WTF: The CIA Is Funding Skincare Products That Collect DNA
Are your pores clogged with genetic footprints? Worry no more! Thanks to bankrolling from the CIA, your skin may soon be left feeling rejuvenated and primed for extensive DNA sampling.
Clearista’s Retexturizing Gel uses a patented formula in order to achieve a chemical peel look without those pesky acid burns. The CIA’s patronage, revealed by The Intercept, is seemingly driven by Clearista’s ability to remove skin cells using only a soluble detergent-based gel.
In its current form, DNA profiling is commonly performed via a buccal swab, an abrasive brush of the inner cheek. However, while the swab is technically non-invasive, a skin gel would be even less non-invasive. No need to wrestle with detainees’ clamped jaws! As seen in O, The Oprah Magazine! It even comes with a 30-day guarantee!
Swabbing is also hindered by the need for court orders. An endorsement found in a Clearista infomercial claims that the gel is like “a microdermabrasion in a bottle,” which sounds like exactly what the criminal court ordered. Courts be gone! Facials and skin rubs are limited only by the operating hours of your nearest medical spa.
If the CIA’s investment strategy sounds like James Bond’s wet dream, that’s intentional. The Agency’s venture capital branch, In-Q-Tel, is named after Q, the fictional geek who dutifully presented 007 with his latest gizmos. Ex-CIA general counsel Jeffrey Smith told NPR that the company needed to “appeal to a wider audience,” drawing entrepreneurs’ eyes with a name that had “some sex to it.” What’s sexier than cosmetics?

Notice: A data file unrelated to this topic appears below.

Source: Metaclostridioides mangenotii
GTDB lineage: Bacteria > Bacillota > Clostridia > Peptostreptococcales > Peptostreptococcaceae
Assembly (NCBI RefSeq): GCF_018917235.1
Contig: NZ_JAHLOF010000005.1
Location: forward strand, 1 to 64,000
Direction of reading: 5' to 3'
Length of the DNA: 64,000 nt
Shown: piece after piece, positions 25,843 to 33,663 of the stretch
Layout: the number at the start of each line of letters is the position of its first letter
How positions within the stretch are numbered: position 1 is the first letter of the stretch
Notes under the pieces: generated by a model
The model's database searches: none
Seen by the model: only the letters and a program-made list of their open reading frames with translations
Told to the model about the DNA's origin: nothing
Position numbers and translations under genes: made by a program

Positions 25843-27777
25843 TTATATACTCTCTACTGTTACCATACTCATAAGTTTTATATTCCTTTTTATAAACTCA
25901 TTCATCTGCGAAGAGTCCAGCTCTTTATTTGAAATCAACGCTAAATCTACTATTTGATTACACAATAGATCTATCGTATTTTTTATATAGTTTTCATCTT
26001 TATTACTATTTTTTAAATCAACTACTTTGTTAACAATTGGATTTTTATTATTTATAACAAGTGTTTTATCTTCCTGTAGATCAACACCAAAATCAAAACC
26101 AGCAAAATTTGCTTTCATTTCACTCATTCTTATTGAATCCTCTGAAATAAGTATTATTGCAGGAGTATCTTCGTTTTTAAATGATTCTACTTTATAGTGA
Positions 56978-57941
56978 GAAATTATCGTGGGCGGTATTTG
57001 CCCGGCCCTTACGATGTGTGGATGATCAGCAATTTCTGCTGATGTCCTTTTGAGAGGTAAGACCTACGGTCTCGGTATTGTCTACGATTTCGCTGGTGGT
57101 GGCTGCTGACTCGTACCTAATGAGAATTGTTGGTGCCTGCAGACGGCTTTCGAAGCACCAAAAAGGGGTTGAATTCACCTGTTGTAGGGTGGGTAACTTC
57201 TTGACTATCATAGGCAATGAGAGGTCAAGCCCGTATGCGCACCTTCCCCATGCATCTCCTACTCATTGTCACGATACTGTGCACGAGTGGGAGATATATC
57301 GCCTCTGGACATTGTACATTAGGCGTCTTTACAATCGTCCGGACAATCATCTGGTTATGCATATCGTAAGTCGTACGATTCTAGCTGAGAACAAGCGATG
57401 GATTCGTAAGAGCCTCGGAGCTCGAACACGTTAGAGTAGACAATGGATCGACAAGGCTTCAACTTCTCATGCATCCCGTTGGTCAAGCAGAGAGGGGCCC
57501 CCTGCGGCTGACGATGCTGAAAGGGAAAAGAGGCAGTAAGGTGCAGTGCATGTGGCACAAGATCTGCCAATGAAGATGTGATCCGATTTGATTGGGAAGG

Historically, In-Q-Tel has funded now-ubiquitous tech such as touch-screen technology, Google Earth’s satellite photography, and online security monitoring. But, even for In-Q-Tel, radiant skin is an offbeat mission objective. After speaking at a conference for In-Q-Tel partners, Russ Lebovitz, the head of Clearista’s parent company, Skincential Sciences, admitted that “Not only was I the odd man out, but almost every woman at the conference wanted to come up to me to talk about skin care.”
While the true motives behind the partnership are speculative, Lebovitz insists that they’re merely skin-deep. “If there’s something beneath the surface, that’s not part of our relationship and I’m not directly aware. [The CIA is] interested here in something that can get easy access to biomarkers.” DNA and Olay, a match made in heaven.
Images via Tumblr and Philly
Stay tuned to Milk for more on the CIA’s beautician operations.